WHAT YOU NEED TO KNOW
President Ferdinand Marcos Jr. visits New York from September 18 to 24, his third foreign trip as chief executive, headlined by a speech at the 77th United Nations General Assembly (UNGA).
Marcos is set to address the international community for the first time in the wee hours of September 21 (Manila time), or mid-afternoon on September 20 in New York, during the UNGA. He is also expected to hold bilateral meetings with world leaders on the sidelines of his US visit.
Bookmark this page for updates from Manila and New York, including his address before the UNGA.
Marcos meets Guterres
Hours after his address, Marcos met with UN Secretary-General António Guterres briefly. According to a release from the UN, the two leaders “discussed areas of United Nations cooperation and support.”
The two also “exchanged views on the international situation as well as climate action initiatives.”
Protests vs Marcos continue
Progressive groups marched as close as they could to the United Nations headquarters as Marcos was set to speak during the General Debate. Some brought with them images of those who were killed during Martial Law.
Filipinos protest near the United Nations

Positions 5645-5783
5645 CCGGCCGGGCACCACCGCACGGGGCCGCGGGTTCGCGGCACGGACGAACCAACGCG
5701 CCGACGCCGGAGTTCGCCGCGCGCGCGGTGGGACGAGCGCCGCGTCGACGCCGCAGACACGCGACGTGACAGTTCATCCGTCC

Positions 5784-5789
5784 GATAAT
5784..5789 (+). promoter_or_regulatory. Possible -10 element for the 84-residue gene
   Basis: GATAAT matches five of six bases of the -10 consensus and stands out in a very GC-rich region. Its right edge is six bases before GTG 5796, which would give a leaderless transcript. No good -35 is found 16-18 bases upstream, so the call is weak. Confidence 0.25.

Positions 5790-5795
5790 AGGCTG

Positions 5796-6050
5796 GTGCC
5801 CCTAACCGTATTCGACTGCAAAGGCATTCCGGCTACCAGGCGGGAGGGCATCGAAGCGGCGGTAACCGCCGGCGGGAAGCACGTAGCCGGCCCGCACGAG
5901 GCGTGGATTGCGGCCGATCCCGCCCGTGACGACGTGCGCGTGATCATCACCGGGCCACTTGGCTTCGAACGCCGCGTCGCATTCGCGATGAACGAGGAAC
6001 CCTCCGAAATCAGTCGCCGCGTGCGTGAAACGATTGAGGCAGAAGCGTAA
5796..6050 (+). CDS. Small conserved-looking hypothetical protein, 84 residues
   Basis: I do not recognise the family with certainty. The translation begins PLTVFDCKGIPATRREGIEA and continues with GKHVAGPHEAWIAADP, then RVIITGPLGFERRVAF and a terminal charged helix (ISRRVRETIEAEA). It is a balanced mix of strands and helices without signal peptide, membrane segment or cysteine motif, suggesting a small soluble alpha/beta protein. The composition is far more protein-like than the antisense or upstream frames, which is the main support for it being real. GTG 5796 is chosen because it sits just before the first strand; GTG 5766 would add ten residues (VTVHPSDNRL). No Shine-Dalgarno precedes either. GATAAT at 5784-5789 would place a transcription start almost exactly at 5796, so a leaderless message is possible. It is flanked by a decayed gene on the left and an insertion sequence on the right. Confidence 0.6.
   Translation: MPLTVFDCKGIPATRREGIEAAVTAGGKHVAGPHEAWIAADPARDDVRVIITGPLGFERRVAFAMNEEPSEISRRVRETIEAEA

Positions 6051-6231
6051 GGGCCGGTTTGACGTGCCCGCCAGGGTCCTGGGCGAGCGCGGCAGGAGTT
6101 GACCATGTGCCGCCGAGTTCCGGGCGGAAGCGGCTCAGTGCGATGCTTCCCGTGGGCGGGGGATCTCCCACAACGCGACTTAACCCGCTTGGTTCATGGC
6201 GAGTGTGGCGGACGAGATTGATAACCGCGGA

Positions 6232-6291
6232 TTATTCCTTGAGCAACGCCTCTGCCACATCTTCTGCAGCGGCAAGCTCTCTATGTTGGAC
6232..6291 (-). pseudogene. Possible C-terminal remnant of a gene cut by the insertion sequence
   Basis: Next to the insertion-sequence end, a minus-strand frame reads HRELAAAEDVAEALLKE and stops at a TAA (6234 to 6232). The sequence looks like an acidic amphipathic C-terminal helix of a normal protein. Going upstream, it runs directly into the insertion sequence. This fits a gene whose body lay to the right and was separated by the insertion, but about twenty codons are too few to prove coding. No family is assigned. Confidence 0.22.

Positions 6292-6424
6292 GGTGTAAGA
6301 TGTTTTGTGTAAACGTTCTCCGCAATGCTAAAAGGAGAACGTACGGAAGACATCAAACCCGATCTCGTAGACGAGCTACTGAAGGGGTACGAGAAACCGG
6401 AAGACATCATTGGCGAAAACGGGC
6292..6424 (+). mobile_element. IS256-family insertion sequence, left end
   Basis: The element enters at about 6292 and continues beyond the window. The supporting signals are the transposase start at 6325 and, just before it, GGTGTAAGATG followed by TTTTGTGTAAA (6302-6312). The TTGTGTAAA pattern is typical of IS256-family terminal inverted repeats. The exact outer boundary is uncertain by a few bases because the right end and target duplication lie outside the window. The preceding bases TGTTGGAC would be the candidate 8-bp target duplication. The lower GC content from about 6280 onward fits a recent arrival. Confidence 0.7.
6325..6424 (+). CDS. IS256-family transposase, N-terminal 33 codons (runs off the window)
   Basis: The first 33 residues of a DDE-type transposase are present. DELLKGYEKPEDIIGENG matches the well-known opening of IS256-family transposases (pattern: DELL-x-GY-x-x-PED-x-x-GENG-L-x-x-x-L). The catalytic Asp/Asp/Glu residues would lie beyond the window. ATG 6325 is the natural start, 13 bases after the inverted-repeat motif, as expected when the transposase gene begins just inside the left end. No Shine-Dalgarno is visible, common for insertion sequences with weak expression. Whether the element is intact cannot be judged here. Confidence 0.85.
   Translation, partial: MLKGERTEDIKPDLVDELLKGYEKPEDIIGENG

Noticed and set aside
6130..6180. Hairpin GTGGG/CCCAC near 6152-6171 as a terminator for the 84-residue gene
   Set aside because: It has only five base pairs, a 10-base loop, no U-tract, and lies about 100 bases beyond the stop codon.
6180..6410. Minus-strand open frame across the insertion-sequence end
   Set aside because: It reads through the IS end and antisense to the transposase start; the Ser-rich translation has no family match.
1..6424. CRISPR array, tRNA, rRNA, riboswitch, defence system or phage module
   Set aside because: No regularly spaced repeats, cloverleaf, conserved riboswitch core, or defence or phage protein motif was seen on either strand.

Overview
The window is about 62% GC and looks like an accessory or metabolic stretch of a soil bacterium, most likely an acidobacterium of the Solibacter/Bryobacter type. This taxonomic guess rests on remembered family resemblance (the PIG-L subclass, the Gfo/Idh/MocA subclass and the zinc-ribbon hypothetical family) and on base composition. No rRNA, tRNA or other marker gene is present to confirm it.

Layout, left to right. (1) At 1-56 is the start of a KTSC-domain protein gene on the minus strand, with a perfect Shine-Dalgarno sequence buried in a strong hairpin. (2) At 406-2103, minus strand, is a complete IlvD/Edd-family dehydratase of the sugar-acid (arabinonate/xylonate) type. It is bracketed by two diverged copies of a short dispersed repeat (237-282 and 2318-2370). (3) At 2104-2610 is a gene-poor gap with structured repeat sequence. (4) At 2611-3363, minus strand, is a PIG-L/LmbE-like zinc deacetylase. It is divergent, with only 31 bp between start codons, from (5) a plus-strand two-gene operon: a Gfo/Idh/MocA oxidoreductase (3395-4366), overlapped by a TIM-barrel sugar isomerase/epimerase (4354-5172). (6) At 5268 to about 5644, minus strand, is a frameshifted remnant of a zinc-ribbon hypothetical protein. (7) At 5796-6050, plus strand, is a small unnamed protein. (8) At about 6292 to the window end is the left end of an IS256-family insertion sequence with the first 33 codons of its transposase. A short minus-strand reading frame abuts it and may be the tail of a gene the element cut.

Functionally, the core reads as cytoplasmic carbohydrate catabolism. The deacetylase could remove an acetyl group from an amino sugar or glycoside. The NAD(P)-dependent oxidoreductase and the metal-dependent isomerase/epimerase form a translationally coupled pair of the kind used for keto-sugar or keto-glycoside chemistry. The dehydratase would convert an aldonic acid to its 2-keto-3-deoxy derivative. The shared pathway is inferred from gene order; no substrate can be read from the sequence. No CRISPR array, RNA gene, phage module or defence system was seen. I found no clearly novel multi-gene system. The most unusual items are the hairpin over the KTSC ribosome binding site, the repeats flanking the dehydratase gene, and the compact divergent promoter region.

Protesters who first gathered outside the US Consulate marched closer to the UN – although they’re still a good distance away – just as President Marcos was set to speak during the afternoon session of the General Debate.
Protesters gathered outside the Permanent Mission of the Philippines to the United Nations (UN) along 5th Avenue ahead of Marcos’ address before the UN General Assembly on Tuesday, September 20 (Wednesday, September 21, Philippine time).
The crowd – a mix of young and old – of Filipino or Filipino-Americans and their allies commemorated the 50th anniversary of the first Marcos president’s declaration of Martial Law.
They said of Marcos’ UNGA address: “It is a travesty and a slap in the face to both the courageous Filipinos who survived torture and economic ruin, and the families of those who were disappeared and murdered at the hands of the Marcos family – many of whom live in the United States.”
The building that houses the consulate in itself is a reminder of the Marcos family’s decades-long rule. A plaque inside the building says the building was “inspired and dedicated” by the former first lady Imelda Marcos, the President’s mother. Imelda, just like President Marcos, faces a contempt judgment issued by a US court. Only President Marcos is accorded diplomatic immunity by virtue of being head of state.
Rappler Recap: Marcos in New York, what you need to know so far
Live from New York City, Rappler reporter Bea Cupin gives a recap of President Ferdinand Marcos Jr.’s activities on his working visit to the United States.